This action was brought under the FTCA with admitted liability by the United States government for the emotional injuries sustained by Robert and Heather Johnson as a result of Plaintiffs witnessing a United States Marine Corps F/A 18D aircraft crashing in the area of Plaintiffs' home and the aftermath of the crash. Although Plaintiffs suffered from smoke inhalation over a period of weeks, the sole issue before the court is the amount of reasonable compensation to be awarded for Plaintiffs' emotional injuries and any future medical care reasonably necessary.

In California, the measure of damages for the injuries claimed by Plaintiffs is addressed by statute and case law. The parties recognize that Cal.Civ.Code §3333 provides the proper measure of damages to be that "amount which will compensate for all the detriment proximately caused thereby, whether it could have been anticipated or not." Such compensation is recoverable for past and future suffering which is reasonably possible to be experienced. Future medical costs are also recoverable if

are reasonably certain to be incurred.


It is abundantly clear to the court that both plaintiffs sustained emotional injuries caused by the December 8, 2008 crash of a United States Marine Corps F/A 18D Hornet fighter jet in immediate proximity to their home. The incident was so close that airplane parts rained down upon their home and Plaintiffs felt the effects of smoke and fume inhalation as they fled from their home. Whether the injuries sustained met all criteria of post traumatic stress disorder as defined by the DSM-IV or consisted of anxiety disorder, not otherwise specified, the injuries were real to Plaintiffs with manifested consequences as discussed further.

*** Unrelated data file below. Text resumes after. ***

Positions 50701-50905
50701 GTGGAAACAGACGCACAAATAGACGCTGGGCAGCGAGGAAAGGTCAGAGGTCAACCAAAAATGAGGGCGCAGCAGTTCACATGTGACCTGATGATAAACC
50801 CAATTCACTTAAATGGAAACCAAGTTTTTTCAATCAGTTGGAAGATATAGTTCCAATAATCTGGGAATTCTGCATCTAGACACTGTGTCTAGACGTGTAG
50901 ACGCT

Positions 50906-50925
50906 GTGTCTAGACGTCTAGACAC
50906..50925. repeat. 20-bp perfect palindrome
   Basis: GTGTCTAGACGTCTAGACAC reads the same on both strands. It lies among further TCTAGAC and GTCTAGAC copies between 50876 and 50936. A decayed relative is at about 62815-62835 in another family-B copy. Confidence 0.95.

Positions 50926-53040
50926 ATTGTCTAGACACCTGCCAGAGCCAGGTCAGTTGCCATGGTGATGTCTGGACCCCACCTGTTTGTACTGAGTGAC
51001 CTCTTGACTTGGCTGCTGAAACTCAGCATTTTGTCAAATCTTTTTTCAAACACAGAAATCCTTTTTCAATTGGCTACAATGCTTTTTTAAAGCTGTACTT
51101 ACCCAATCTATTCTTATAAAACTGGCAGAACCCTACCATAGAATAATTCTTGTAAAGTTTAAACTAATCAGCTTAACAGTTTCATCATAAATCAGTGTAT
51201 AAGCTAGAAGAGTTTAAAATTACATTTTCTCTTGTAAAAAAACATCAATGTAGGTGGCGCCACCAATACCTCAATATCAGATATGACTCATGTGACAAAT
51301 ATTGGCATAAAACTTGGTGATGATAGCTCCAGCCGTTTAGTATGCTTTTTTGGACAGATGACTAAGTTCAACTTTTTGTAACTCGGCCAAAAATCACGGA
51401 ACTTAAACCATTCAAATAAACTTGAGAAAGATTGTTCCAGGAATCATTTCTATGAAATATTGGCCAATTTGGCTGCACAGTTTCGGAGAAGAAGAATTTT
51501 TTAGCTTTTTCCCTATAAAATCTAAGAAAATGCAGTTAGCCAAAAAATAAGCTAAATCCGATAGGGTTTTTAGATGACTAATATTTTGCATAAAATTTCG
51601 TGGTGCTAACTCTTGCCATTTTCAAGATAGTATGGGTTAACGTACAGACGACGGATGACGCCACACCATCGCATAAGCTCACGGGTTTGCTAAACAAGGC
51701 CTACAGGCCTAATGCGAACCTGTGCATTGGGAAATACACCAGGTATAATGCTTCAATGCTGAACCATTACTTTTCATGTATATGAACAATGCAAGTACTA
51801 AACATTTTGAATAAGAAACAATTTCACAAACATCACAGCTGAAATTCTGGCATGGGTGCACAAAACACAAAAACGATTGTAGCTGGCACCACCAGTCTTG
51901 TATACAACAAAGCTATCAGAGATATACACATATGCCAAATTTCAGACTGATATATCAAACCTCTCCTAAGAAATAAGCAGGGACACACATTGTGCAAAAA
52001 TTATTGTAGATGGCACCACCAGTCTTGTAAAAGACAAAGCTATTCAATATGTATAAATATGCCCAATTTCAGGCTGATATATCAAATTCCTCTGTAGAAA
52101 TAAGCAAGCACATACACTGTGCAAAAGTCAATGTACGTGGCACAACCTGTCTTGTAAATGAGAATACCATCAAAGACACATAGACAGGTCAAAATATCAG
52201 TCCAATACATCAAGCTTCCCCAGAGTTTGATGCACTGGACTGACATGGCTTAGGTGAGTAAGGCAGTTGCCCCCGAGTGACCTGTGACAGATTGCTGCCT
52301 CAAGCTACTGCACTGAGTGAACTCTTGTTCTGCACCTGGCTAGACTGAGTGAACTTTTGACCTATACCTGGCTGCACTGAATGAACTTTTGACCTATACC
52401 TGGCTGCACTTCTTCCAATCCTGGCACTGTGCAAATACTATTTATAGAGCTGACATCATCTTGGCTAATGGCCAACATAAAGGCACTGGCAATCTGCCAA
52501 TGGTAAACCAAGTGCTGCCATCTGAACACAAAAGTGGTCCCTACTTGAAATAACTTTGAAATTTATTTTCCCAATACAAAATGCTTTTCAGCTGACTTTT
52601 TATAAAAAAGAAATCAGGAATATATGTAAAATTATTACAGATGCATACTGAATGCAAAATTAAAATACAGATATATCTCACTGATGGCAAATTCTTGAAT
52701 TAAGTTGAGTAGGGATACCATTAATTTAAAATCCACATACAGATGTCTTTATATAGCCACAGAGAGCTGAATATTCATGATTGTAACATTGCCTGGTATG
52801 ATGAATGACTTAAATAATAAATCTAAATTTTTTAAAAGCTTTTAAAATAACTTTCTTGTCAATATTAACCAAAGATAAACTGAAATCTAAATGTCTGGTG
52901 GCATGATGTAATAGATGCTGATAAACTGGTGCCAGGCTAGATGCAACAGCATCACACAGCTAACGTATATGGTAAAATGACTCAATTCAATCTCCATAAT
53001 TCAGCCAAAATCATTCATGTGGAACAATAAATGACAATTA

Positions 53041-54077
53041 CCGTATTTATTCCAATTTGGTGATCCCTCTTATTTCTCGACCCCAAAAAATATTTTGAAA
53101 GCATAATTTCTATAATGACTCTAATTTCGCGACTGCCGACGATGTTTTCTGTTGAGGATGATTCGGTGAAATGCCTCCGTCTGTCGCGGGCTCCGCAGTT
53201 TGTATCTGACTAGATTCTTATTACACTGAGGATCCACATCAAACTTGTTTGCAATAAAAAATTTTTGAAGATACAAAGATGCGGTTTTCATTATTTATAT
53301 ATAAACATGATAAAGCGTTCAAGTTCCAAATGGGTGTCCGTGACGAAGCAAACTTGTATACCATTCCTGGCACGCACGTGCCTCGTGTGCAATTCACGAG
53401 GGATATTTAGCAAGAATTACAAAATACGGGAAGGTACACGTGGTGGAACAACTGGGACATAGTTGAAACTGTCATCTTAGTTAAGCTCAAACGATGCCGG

Although each plaintiff suffered emotional injury, the resultant manifestations and harms differed in part for the Johnsons. Although each plaintiff suffered from sleep disturbance and recurring images from the crash as well as some withdrawal, Mr. Johnson has primarily suffered from slowly dissipating guilt associated with his inability to rescue neighbors who perished in the crash.

Although Mr. Johnson has intellectually accepted the reality that there was nothing he could have done to save lives, the guilt he has experienced has somewhat hindered him from enjoying the normal rhythms of his life, particularly as they have related to his marriage and personal relationships.

Ms. Johnson, on the other hand, has experienced anxiety, especially when hearing jets flying overhead and feels her relationship with her mother has suffered. She has been told she is "snappy", irritable and easily upset, notwithstanding the testimony of her close friend, Geneva, who has observed Ms. Johnson become more mellow.